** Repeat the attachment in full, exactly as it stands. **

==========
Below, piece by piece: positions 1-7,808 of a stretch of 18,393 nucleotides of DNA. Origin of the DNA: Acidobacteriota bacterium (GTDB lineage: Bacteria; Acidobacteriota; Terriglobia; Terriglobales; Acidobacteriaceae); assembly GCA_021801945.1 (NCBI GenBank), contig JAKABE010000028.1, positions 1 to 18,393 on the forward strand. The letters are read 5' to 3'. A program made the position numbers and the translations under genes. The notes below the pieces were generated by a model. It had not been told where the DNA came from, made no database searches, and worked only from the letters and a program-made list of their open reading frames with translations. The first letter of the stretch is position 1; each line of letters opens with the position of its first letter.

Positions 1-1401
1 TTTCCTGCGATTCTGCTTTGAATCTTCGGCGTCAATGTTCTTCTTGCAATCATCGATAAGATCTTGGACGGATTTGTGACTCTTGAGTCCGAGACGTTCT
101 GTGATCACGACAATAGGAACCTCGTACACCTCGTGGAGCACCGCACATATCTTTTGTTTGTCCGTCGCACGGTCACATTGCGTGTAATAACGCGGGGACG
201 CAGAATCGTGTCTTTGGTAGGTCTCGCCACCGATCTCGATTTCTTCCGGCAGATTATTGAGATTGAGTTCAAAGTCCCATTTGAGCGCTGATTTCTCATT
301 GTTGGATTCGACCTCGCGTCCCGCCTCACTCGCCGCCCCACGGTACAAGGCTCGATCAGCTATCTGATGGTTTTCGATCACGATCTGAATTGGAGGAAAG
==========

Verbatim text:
Below, piece by piece: positions 1-7,808 of a stretch of 18,393 nucleotides of DNA. Origin of the DNA: Acidobacteriota bacterium (GTDB lineage: Bacteria; Acidobacteriota; Terriglobia; Terriglobales; Acidobacteriaceae); assembly GCA_021801945.1 (NCBI GenBank), contig JAKABE010000028.1, positions 1 to 18,393 on the forward strand. The letters are read 5' to 3'. A program made the position numbers and the translations under genes. The notes below the pieces were generated by a model. It had not been told where the DNA came from, made no database searches, and worked only from the letters and a program-made list of their open reading frames with translations. The first letter of the stretch is position 1; each line of letters opens with the position of its first letter.

Positions 1-1401
1 TTTCCTGCGATTCTGCTTTGAATCTTCGGCGTCAATGTTCTTCTTGCAATCATCGATAAGATCTTGGACGGATTTGTGACTCTTGAGTCCGAGACGTTCT
101 GTGATCACGACAATAGGAACCTCGTACACCTCGTGGAGCACCGCACATATCTTTTGTTTGTCCGTCGCACGGTCACATTGCGTGTAATAACGCGGGGACG
201 CAGAATCGTGTCTTTGGTAGGTCTCGCCACCGATCTCGATTTCTTCCGGCAGATTATTGAGATTGAGTTCAAAGTCCCATTTGAGCGCTGATTTCTCATT
301 GTTGGATTCGACCTCGCGTCCCGCCTCACTCGCCGCCCCACGGTACAAGGCTCGATCAGCTATCTGATGGTTTTCGATCACGATCTGAATTGGAGGAAAG